While some Democrats worry about Franken’s comedic past, Republican operatives are already busily working to dredge up any past missteps. In recent weeks, the blog MinnesotaDemocratsExposed.com has posted tasteless comments Franken made about homosexuals in the course of an interview with the Harvard Crimson in 1976. During the 2006 campaign, the website extensively detailed past ties between Democratic House candidate Keith Ellison and the Nation of Islam, and the issue utlimately spilled out into state and national news media. (Ellison later won the election.)
Although Franken is untested as a candidate, he is not new to Minnesota politics. He has supported state Democrats for years, and his ties also run deep: His mother, Phoebe Franken, was an active Democratic campaigner who served as a Minnesota delegate for Gene McCarthy during the 1968 presidential campaign.
Franken’s Midwest Values political action committee, formed in early 2005, has raised more than $1.1 million to date and supported a pack of candidates during the last election, including Walz and Minnesota’s freshman senator, Amy Klobuchar. Having moved back to the state about a year ago (Franken now broadcasts his Air America Radio show from Minneapolis), the pundit has also earned a reputation as a tireless campaigner. He attended more than 50 events in 2006, including appearances for both Klobuchar and Walz, as well as speaking engagements at such smaller venues as the Senate District 18 Wellstone Dinner and the Wabasha County Bean Feed.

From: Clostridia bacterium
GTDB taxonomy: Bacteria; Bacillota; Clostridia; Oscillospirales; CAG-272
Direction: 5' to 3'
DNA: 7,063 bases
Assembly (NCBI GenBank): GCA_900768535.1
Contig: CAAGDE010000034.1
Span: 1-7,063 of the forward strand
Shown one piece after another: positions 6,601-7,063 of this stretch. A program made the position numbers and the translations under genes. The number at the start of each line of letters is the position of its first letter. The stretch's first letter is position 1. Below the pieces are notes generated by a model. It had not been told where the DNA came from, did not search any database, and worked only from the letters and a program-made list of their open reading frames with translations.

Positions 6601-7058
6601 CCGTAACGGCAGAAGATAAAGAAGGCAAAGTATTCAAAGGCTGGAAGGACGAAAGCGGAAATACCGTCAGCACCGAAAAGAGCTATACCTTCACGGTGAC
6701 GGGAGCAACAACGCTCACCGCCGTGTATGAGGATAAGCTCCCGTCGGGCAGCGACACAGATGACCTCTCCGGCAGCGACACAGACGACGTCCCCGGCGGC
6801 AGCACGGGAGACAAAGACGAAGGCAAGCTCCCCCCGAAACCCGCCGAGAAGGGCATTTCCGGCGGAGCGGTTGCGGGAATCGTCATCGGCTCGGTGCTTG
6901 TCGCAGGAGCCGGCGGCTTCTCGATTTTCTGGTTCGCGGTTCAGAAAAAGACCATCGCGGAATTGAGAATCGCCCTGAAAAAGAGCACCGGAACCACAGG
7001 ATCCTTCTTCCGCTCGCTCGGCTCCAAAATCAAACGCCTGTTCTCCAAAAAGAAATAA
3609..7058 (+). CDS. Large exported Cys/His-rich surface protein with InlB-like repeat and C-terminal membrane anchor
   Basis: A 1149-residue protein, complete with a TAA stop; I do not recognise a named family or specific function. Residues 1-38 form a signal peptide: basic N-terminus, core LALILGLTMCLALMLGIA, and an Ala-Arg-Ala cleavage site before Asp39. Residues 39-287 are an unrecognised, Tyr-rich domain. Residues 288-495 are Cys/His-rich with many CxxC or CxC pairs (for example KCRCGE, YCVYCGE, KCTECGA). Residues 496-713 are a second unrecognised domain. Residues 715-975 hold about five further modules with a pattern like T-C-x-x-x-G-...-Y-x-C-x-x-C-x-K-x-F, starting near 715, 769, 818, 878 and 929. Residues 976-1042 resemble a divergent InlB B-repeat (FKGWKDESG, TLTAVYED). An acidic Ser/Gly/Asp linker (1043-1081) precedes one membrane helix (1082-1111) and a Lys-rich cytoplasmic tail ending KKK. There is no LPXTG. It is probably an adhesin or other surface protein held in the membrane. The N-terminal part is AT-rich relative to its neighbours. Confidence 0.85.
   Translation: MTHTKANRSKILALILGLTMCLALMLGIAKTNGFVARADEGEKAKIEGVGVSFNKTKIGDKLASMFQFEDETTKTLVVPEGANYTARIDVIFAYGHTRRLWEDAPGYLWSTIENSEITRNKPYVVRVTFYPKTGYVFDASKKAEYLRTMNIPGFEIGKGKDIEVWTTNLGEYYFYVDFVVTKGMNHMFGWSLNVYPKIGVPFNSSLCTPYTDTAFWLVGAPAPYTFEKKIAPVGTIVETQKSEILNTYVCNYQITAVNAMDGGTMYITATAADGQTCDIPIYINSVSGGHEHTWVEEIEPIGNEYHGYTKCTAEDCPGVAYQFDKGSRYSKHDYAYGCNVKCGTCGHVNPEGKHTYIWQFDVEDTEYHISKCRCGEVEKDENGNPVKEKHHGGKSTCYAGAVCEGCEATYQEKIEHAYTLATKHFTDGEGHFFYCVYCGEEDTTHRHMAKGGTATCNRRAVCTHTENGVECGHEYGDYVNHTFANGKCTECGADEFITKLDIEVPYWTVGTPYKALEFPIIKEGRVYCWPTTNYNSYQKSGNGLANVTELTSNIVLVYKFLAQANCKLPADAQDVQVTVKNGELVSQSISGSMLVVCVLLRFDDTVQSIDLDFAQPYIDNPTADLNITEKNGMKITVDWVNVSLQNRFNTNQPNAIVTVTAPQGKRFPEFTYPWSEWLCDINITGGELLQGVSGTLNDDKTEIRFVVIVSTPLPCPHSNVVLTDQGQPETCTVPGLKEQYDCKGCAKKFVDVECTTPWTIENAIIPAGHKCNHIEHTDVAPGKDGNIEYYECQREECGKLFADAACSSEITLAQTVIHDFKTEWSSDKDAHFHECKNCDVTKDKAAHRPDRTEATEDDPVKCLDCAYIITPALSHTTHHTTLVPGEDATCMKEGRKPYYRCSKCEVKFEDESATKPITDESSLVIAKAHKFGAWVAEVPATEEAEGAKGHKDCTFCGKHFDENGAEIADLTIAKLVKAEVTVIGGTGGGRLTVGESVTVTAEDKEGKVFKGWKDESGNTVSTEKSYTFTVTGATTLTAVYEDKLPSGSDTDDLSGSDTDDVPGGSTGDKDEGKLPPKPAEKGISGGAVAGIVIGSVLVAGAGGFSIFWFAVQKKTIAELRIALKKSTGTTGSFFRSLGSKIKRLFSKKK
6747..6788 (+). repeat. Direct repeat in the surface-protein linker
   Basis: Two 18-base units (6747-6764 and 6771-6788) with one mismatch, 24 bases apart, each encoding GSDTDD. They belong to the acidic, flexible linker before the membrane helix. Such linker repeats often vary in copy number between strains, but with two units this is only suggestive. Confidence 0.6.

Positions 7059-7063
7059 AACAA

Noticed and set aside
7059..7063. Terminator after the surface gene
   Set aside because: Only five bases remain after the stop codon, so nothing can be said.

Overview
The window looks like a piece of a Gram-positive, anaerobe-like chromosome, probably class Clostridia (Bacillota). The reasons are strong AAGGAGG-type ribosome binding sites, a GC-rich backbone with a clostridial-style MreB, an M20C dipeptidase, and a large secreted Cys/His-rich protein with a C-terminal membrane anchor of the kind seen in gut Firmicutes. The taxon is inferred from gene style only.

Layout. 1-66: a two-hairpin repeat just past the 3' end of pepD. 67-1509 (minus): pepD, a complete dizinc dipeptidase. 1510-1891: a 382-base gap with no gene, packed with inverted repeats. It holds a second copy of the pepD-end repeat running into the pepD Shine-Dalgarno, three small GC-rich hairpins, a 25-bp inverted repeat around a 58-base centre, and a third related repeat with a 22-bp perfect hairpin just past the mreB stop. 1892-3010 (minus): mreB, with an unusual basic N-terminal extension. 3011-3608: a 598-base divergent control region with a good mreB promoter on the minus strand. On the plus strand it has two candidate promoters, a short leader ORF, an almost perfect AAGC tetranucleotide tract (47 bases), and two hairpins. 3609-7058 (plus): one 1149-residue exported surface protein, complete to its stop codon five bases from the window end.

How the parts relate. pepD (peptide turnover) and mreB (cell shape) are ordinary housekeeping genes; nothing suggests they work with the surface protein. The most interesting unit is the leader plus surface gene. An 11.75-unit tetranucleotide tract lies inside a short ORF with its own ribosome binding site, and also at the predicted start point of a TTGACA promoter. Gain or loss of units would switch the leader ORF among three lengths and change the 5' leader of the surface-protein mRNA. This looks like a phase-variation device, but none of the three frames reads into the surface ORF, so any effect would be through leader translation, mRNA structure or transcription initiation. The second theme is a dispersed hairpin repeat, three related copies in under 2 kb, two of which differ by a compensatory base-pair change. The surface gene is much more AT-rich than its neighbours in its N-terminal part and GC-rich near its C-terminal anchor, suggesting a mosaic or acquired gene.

“He is sort of repositioning himself to be more Minnesotan than Paul Bunyan,” said Steven Schier, political science professor at Carleton College. “What he’s going to do now is try to keep the field empty — scare off potential opponents — by being everywhere and raising buckets of cash.”
While Franken will undoubtedly attract out-of-state money from New York and California, he has yet to prove that he will be the frontrunner of choice among Minnesota’s Democratic bigwigs, chief among them power couple Sam and Sylvia Kaplan, and businessman Vance Opperman, head of the West Publishing empire.
“I will certainly wait to see how things turn out for quite awhile,” Opperman said in an interview with the Forward. “There are four or five people, any one of whom would represent the state very well, and the preliminary judgment is [that it could be] any one of them — depending on luck, and how things fall, and how the campaign comes together.”
Opperman said that Franken has contacted him a number of times to arrange a meeting, and that he plans to meet with Franken within the next few weeks, as well as with Ciresi, who narrowly lost the 2000 Democratic senate primary.